We are in regular touch with the Office of the Data Protection Commissioner and if members are encountering issues we would be happy to discuss with the Commissioner and provide support and general advice to members on compliance. Please feel free to email

THE CGi really wants to play a part in kick-starting Guernsey’s economy and continues to engage with the key decision makers on the island. We regularly meet with senior civil servants and politicians from the Chief Minister down and discussions have included the Population Management Law (PML), incentives for start-up and local businesses, deferred pensions along with and green energy and renewables.

The responses have been encouraging and the dialogue will not stop. It was also positive to see Deputy Charles Parkinson attend our AGM in March and field questions on a wide range of topics.

The PML is still a barrier to local companies expanding so we are to restart our campaign with two aims – the short term (9 months on/three months off) licences to return without the five year maximum term and the classification of longer term licences to include essential roles other than those seem to suit the finance industry.

Thank you to all of you who took the time to reply to feedback on the new Economic Vision Strategy. We compiled the responses received and sent them on to Steve Wakelin, the States’ Chief Strategy & Policy Officer, for consideration prior to the States’ Debate on the Strategy earlier this month.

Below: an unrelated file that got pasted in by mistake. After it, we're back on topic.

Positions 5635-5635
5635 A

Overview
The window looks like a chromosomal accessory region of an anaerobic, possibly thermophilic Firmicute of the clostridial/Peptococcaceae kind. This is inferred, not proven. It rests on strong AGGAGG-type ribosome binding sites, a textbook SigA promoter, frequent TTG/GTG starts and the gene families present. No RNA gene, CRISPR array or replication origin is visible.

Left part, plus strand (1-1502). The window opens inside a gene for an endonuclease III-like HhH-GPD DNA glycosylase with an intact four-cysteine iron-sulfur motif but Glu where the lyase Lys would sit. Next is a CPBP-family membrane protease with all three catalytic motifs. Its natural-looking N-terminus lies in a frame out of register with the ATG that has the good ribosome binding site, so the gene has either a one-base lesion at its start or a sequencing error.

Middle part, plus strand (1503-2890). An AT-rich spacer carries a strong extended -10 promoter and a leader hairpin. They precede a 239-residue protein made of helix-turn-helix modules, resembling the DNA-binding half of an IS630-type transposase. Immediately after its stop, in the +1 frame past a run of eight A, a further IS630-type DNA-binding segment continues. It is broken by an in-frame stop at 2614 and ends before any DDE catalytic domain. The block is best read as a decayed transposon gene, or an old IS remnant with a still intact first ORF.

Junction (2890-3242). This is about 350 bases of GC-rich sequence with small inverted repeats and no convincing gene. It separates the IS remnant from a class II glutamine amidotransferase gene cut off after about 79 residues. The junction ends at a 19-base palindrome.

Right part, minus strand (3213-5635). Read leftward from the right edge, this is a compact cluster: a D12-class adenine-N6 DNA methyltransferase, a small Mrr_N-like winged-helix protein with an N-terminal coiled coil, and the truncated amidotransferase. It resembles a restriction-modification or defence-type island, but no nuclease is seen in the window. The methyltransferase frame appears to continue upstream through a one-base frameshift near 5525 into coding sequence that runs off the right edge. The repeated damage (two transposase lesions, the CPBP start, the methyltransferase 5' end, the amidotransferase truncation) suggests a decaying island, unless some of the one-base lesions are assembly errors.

The speaker at our rescheduled AGM on Tuesday 13 March needed little introduction.

Deputy Charles Parkinson has recently taken on one of the leading roles in the States Assembly, as President of the Economic Development Committee, and was keen to engage with business groups and industry. We too want to work with and support Deputy Parkinson and were grateful for his time, and that of Steve Wakelin, Head of Strategy in the States of Guernsey, who also attended.

Deputy Parkinson began by outlining that his views were very much aligned with the CGi in wanting to diversify Guernsey’s economy and lessen the Island’s dependency on finance.

He talked of the need for a greater vision for Guernsey, and in particular, the renewable energy project, proposed East coast development (the Seafront Enhancement Area, or SEA) and opportunities in data processing, cyber security and secure data storage and location.